Permalink
361 lines (257 sloc) 13.3 KB

Version Requirements

Mongoose now requires node.js >= 4.0.0 and MongoDB >= 3.0.0. MongoDB 2.6 and Node.js < 4 where both EOL-ed in 2016.

Query Middleware

Query middleware is now compiled when you call mongoose.model() or db.model(). If you add query middleware after calling mongoose.model(), that middleware will not get called.

const schema = new Schema({ name: String });
const MyModel = mongoose.model('Test', schema);
schema.pre('find', () => { console.log('find!'); });

MyModel.find().exec(function() {
  // In mongoose 4.x, the above `.find()` will print "find!"
  // In mongoose 5.x, "find!" will **not** be printed.
  // Call `pre('find')` **before** calling `mongoose.model()` to make the middleware apply.
});

Promises and Callbacks for mongoose.connect()

mongoose.connect() and mongoose.disconnect() now return a promise if no callback specified, or null otherwise. It does not return the mongoose singleton.

// Worked in mongoose 4. Does **not** work in mongoose 5, `mongoose.connect()`
// now returns a promise consistently. This is to avoid the horrible things
// we've done to allow mongoose to be a thenable that resolves to itself.
mongoose.connect('mongodb://localhost:27017/test').model('Test', new Schema({}));

// Do this instead
mongoose.connect('mongodb://localhost:27017/test');
mongoose.model('Test', new Schema({}));

Connection Logic and useMongoClient

The useMongoClient option was removed in Mongoose 5, it is now always true. As a consequence, Mongoose 5 no longer supports several function signatures for mongoose.connect() that worked in Mongoose 4.x if the useMongoClient option was off. Below are some examples of mongoose.connect() calls that do not work in Mongoose 5.x.

  • mongoose.connect('localhost', 27017);
  • mongoose.connect('localhost', 'mydb', 27017);
  • mongoose.connect('mongodb://host1:27017,mongodb://host2:27017');

In Mongoose 5.x, the first parameter to mongoose.connect() and mongoose.createConnection(), if specified, must be a MongoDB connection string. The connection string and options are then passed down to the MongoDB Node.js driver's MongoClient.connect() function. Mongoose does not modify the connection string, although mongoose.connect() and mongoose.createConnection() support a few additional options in addition to the ones the MongoDB driver supports.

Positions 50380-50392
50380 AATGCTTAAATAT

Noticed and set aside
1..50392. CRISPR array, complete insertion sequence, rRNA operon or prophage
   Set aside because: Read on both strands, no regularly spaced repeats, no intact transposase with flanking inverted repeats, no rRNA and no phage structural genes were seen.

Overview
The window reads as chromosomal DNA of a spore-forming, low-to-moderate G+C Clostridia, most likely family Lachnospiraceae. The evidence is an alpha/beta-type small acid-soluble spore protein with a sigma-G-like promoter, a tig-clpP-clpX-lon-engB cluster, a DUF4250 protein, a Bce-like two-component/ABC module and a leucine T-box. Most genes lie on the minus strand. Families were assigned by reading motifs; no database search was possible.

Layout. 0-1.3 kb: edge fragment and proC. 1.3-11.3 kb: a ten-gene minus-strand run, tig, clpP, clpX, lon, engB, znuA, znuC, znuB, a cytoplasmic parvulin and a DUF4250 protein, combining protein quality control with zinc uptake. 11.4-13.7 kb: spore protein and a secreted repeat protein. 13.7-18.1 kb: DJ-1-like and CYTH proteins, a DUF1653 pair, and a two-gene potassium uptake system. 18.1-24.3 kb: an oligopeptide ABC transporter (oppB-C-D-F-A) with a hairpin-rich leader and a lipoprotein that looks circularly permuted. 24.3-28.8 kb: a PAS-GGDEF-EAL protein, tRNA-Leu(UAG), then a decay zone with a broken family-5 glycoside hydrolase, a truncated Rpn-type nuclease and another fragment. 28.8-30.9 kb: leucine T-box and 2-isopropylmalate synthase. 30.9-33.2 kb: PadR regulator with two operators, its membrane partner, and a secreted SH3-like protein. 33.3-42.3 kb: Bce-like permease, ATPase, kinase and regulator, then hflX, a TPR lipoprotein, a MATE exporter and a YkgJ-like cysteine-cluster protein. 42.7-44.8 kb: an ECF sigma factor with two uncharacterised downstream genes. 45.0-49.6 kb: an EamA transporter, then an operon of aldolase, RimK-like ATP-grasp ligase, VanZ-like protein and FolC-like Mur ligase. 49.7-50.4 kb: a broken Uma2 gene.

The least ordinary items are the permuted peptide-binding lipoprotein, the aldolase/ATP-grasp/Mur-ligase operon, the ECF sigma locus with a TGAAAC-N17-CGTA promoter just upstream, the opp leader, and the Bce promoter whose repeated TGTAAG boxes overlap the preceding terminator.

Setter Order

Setters run in reverse order in 4.x:

const schema = new Schema({ name: String });
schema.path('name').
  get(() => console.log('This will print 2nd')).
  get(() => console.log('This will print first'));

In 5.x, setters run in the order they're declared.

const schema = new Schema({ name: String });
schema.path('name').
  get(() => console.log('This will print first')).
  get(() => console.log('This will print 2nd'));

Checking if a path is populated

Mongoose 5.1.0 introduced an _id getter to ObjectIds that lets you get an ObjectId regardless of whether a path is populated.

const blogPostSchema = new Schema({
  title: String,
  author: {
    type: mongoose.Schema.Types.ObjectId,
    ref: 'Author'
  }
});
const BlogPost = mongoose.model('BlogPost', blogPostSchema);

await BlogPost.create({ title: 'test', author: author._id });
const blogPost = await BlogPost.findOne();

console.log(blogPost.author); // '5b207f84e8061d1d2711b421'
// New in Mongoose 5.1.0: this will print '5b207f84e8061d1d2711b421' as well
console.log(blogPost.author._id);

await blogPost.populate('author');
console.log(blogPost.author._id); '5b207f84e8061d1d2711b421'

As a consequence, checking whether blogPost.author._id is no longer viable as a way to check whether author is populated. Use blogPost.populated('author') != null or blogPost.author instanceof mongoose.Types.ObjectId to check whether author is populated instead.

Note that you can call mongoose.set('objectIdGetter', false) to change this behavior.

Return Values for remove() and deleteX()

deleteOne(), deleteMany(), and remove() now resolve to the result object rather than the full driver WriteOpResult object.